Directed by Guillermo del Toro, Jean de Segonzac, J.T. Petty
Distributed by Lionsgate
Not so long ago Lionsgate gave Guillermo del Toro fans what they’d been craving for the better part of a decade and a half. No, not At the Mountains of Madness (one day!) Nope, they gave us the Director’s Cut of del Toro’s first studio film, Mimic. And while I adored the film in its original cut, the director’s preferred version is so much better with its extended sequences, altered ending, and overall…
Wait. Sorry. What’s that, Creepy? You already reviewed the Mimic Director’s Cut Blu-ray and all of its kickass bonus features? The ‘gate has since put out a Mimic Trilogy Blu-ray set? You want me to review that instead, specifically the two sequels?
No. Please, no. The third was okay, but that second flick was eye rape! I won’t watch it again, I can’t!
Why me? Okay, sure I’m the new guy, but… how’s that?
Oh. Right. The Ghost Rider: Spirit of Vengeance review. Gotcha.
Okay. Fine. I’ll do it.
Sigh. Alrighty, Dreadful droogies, go check out Uncle Creepy’s review of the original Director’s Cut release of Mimic (included in this trilogy set), and then meet me back here for a bit o’ the old ultra-hatred.
Back? Okay! First up on the chopping block is Mimic 2, a loose sequel to the original film that was originally released in 2001. Sadly, none of the main characters from the original return for this installment, leaving lead duties to Remy (Alix Koromzay), a supporting character from the first film. Mimic 2 finds Remy, an entomologist/high-school teacher, being targeted by a surviving member of the giant mutant Judas Breed insect clan for…uh…breeding. Yep, the big, shapeshifting cockroach has a crush and is more than willing to take out what it deems to be its opposition (i.e., human dudes). As the bodies pile up around her, Remy becomes a murder suspect in an investigation headed up by Detective Blandy McBlanderson, even as the Judas draws ever closer. Will Remy survive? Will the giant bug figure out how to best bang a human chick? Will the detective ever come close to emoting? Will I be able stay awake and make it to the end credits?! Spoilers, but to answer that last question – barely.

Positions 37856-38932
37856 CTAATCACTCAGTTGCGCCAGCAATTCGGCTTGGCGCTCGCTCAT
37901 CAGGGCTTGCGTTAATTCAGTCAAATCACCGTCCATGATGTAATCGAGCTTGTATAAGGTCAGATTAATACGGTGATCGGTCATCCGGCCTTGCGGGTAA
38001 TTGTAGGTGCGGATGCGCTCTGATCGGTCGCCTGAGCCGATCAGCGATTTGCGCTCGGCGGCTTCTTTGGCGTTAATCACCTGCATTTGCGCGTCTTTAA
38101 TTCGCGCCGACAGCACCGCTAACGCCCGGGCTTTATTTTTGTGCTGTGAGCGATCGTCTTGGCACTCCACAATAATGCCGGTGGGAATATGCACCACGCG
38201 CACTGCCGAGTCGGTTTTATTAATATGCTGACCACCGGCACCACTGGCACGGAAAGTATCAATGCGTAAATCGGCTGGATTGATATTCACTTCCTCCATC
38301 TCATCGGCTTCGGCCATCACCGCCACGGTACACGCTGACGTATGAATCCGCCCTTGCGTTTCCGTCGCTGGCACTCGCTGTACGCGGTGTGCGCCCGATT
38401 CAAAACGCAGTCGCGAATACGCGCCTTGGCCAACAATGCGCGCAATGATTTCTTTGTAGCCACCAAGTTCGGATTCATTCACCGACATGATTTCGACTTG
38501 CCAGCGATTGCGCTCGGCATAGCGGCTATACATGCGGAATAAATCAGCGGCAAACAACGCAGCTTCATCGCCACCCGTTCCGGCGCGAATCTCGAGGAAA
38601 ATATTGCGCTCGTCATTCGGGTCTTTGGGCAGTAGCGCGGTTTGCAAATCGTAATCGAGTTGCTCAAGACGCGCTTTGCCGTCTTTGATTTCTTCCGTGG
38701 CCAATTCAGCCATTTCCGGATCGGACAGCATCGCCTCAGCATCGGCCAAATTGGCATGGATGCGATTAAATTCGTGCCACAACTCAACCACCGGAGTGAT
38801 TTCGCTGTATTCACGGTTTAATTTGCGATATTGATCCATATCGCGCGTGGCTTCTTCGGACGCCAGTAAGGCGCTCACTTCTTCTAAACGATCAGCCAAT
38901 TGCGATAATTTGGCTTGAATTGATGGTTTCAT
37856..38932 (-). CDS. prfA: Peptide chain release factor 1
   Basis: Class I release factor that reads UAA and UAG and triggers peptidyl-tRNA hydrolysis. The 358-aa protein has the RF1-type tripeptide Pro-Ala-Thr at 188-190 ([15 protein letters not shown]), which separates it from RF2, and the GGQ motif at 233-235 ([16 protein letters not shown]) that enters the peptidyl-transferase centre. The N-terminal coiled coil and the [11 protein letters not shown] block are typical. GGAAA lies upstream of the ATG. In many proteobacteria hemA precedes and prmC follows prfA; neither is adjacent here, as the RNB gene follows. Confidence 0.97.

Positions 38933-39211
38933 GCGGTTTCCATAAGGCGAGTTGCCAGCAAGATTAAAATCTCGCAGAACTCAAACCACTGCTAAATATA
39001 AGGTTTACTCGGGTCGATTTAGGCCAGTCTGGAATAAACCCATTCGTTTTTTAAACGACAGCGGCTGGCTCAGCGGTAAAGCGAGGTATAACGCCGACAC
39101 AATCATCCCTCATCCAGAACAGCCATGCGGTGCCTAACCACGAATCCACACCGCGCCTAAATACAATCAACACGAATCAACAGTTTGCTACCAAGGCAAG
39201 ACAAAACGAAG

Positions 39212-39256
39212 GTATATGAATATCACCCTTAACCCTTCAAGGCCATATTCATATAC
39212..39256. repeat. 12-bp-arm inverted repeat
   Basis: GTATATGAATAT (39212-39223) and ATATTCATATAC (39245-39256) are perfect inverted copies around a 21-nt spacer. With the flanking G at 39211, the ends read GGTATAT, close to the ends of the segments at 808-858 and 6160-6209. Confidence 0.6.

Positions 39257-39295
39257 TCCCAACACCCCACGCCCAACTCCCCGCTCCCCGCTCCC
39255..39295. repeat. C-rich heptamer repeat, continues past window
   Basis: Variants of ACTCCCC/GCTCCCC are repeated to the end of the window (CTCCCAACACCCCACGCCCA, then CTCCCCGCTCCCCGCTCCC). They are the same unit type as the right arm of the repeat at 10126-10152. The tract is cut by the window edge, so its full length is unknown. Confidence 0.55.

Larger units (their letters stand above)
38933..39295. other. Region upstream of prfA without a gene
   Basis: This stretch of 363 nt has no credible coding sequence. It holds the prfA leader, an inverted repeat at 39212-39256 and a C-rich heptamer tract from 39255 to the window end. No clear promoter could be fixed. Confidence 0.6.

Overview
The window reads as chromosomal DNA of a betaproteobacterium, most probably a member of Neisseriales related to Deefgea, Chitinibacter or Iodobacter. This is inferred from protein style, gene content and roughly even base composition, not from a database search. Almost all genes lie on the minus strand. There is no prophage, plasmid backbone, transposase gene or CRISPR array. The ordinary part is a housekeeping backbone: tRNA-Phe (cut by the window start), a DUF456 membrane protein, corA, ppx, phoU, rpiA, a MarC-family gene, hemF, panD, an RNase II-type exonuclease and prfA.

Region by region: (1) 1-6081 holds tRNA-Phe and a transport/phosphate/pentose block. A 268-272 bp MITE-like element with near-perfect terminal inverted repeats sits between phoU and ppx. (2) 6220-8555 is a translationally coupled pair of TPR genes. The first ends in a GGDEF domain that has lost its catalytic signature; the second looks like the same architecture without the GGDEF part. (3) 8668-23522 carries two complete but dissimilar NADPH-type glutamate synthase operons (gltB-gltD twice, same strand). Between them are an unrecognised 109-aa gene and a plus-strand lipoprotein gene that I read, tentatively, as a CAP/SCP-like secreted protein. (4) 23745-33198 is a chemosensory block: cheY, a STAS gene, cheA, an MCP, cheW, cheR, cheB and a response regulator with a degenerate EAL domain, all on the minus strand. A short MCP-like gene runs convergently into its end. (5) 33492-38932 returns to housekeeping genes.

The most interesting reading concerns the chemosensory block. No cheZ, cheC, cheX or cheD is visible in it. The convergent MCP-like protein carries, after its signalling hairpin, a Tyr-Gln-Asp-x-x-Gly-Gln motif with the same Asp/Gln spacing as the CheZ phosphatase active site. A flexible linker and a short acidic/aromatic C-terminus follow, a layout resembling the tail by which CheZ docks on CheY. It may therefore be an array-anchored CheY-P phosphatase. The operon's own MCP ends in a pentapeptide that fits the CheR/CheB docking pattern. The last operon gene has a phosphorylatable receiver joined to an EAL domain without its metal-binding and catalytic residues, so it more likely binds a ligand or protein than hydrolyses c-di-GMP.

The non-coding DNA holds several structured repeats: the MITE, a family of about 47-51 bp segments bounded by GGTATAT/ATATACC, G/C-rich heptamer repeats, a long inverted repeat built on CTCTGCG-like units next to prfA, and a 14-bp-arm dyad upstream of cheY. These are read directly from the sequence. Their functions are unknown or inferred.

Even by late ‘90s/early ‘00s Dimension direct-to-video standards, Mimic 2 is astonishingly piss-poor. I can easily imagine the likes of The Prophecy II and Hellraiser: Inferno poking fun at M2 in their Weinstein High School cafeteria for just not being good enough (meanwhile, the From Dusk Till Dawn sequels knife fight each other in the boys’ restroom for the affections of the Children of the Corn flicks).
Yikes, is this ever a bad film. Poorly shot, lazily directed, and populated with actors who don’t seem to be giving much of a damn, Mimic 2 shames its predecessor (either version of it) by failing to treat its concept with anything resembling respect. Hey, Guillermo del Toro may have made a giant bug movie, but he made the best frickin’ giant bug movie he could! I love that about del Toro: He may work with B-movie concepts, but he never looks down on the material or the fans who love it. Mimic 2, on the other hand, is a shallow, cynical cash-grab of a movie meant to squeeze a few dollars out of fans by riding on the coattails of the far better previous film.
Maybe if del Toro had been invited to give a bit of input, things might not have turned out so bad. Then again, considering that those dreadful From Dusk Till Dawn sequels had the direct involvement of series creators Quentin Tarantino and Robert Rodriguez, maybe it’s best that GdT kept his distance.